At last check, the Chicago Cubs had paid for a free remote parking lot, as part of the agreed-upon Wrigley Field renovation package, and as required by City Council to get a deal done. The idea was to increase the number of spaces the Cubs offered in a remote lot, and to provide free parking/shuttle service to clear up pre-and-post-game congestion in Lakeview.
Days before the lot was to go active, a handful of nearby residents complained that it was going to be a disastrous nightmare of epic proportions, complete with zombie uprisings and raining frogs. And then Opening Day came, and it turned out that it was no big deal.
But that won’t stop the political wheels that are already in motion. The alderman of the ward in which the remote lot sits has been pushing for the Law Department to conclude that the Cubs’ operation of a lot of a private business violated zoning restrictions (because parking was supposed to be just for people using that particular business), and, this weekend, the Law Department agreed, according to Serena Dai at DNAinfo.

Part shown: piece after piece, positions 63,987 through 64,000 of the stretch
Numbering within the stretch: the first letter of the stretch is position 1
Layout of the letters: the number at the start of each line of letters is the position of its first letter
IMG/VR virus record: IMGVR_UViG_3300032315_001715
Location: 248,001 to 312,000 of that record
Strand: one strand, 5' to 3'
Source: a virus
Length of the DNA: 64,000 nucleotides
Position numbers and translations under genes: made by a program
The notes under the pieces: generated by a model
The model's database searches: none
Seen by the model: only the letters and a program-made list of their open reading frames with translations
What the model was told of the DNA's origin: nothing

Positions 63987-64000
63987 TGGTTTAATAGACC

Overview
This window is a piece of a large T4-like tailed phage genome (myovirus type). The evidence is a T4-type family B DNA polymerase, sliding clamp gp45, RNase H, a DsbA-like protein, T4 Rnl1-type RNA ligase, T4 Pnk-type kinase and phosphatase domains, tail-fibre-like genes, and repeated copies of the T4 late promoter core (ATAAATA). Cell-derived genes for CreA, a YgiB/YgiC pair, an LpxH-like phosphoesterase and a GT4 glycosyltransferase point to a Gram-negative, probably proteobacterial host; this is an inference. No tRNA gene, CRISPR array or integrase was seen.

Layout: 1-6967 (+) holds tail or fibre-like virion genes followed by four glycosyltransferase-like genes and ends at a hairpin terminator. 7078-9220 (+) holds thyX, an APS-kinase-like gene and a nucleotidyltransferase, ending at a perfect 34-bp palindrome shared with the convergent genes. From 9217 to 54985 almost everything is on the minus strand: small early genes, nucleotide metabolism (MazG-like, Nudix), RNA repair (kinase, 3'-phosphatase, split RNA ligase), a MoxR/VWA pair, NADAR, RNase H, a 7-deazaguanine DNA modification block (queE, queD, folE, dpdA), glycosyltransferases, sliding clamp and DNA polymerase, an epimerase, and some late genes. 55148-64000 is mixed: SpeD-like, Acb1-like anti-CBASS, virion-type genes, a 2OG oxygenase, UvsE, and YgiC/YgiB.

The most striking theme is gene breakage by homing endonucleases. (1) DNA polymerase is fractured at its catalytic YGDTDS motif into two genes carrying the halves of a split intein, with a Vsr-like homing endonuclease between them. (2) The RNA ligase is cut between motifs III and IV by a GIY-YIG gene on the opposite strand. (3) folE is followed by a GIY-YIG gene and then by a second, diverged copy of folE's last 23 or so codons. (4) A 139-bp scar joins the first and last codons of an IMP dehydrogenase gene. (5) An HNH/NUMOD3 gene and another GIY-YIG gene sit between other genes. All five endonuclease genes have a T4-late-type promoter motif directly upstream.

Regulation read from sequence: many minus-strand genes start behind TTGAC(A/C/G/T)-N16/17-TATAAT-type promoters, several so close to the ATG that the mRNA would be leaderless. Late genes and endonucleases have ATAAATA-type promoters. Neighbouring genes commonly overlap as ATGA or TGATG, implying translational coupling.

What does that mean for the Cubs? Well, you can read Dai’s piece for some of the particulars, including a response from the Cubs, but the upshot is: they’re going to have to scramble to come into compliance with the zoning rules. They will have to apply for a special permit – and application that the alderman intends to oppose. In the interim, they can continue using the lot.
In the grand scheme of the renovation process, this is a relatively minor issue (case in point: the renovation hasn’t even started yet because of the major issue sitting outside Wrigley’s outfield walls). But the politicking of the city and its officials continues to frustrate the Cubs’ efforts, even as they try to do things to be good neighbors.